Today it is entirely visitable and it hosts exhibitions, events, guided tours and performances of all kinds that liven up this piece of history all year round.
In the arena of a big theatre
A theater strongly desired by Ranuccio I, Duke of Parma and Piacenza, to impress and surprise Cosimo II de ‘Medici, who was awaited in Parma in 1618 on his journey to Milan.
This work, for the purpose it was meant to serve, was maybe excessive, but it gave us this monumental artwork, which is today the focus of complex of Pilotta, the cultural and museum centre in Parma.
After the passage of Cosimo II, the inauguration of the theatre occurred only 10 years later, in 1628, on the occasion of the wedding between Margherita de’ Medici and Duke Odoardo, which culminated with a spectacular scene of naumachy.
Because of the complexity of the stage settings and their costs, the theatre, entirely made of wood and covered with stuccoes, was used only nine times, for ducal weddings or important State visits.
Despite the damages during the Second World War, today you can admire it in all its splendor because it has become the entrance of the National Gallery of Parma.
In the castles and historical manors of the Duchy
Thousands of visitors arrive every year in the region to visit the castles of the Duchy of Parma and Piacenza, a network of 14 charming hotels and 32 fortresses and manor houses frescoed and with furniture spread through the two provinces.
Built in different ages, from the Middle Ages to the Belle Époque, they enhance the landscape, which is dotted by imposing buildings requested by great noble families over the centuries.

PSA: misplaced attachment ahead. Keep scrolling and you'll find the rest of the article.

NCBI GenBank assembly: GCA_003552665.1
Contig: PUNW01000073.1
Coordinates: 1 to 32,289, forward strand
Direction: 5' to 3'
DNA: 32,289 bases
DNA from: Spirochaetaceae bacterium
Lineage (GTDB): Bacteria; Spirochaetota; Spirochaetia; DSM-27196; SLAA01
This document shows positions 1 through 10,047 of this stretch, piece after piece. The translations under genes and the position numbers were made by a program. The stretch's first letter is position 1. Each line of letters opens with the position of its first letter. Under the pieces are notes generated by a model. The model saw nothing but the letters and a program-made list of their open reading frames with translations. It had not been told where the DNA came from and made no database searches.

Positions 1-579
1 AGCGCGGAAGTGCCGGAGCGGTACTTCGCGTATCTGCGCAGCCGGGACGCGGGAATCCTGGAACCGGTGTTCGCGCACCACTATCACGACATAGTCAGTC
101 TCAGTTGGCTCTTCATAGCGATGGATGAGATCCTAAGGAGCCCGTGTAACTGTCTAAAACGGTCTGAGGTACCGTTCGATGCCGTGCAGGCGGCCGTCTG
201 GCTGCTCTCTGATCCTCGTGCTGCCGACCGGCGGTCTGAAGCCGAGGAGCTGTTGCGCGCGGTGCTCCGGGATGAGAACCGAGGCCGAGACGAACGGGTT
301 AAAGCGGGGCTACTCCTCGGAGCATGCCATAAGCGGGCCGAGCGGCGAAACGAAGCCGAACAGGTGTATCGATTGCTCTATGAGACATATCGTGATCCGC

Torrecchiara, Vigoleno, Bardi, Colorno, Castell’Arquato are only some of the historical and cultural attractions that this territory has to offer. In addition, historical hamlets, museums, nature excursions and, in particular, culinary tradition with its old cellars, cured meat and cheese factories and all the typical workshops and ateliers that make these lands the cradle of good food.
Davide Marino was born archaeologist but ended up doing other things. Rational – but not methodic, slow – but passionate. A young enthusiast with grey hair
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This article has 2 comments
We are trying to follow the life of caternia Sforza, the Tigress of Forli and request an itinery if u could assist us pls. The castle of Forli shown on the TV Serial Medicis, is it real ?? Where is it any idea?
We are also trying to find the actual Pzi, Vesccuci & Medici homes in Florence. The Medici home is well known but the Pazi & Vesucci (for Simonetta) is nearly impossible to find.
Yes we are afemale centric group loving history & any assistance is welcome ont he locations. The history is already in the books and TV Serials (to some extent).
Thanks in advance,
the castle of Caterina Sforza in Forlì is called Rocca di Ravaldino
https://it.wikipedia.org/wiki/Rocca_di_Ravaldino (sorry, this Wikipedia page is only in Italian);
Regarding the houses of the Pazzi and the Vespucci Families, we don’t really know how to help you;
you can try to ask to the Tourism Office of Florence email@example.com
or take a look on the VisitTuscany website https://www.visittuscany.com/it/itinerari/medici-walk-of-florence/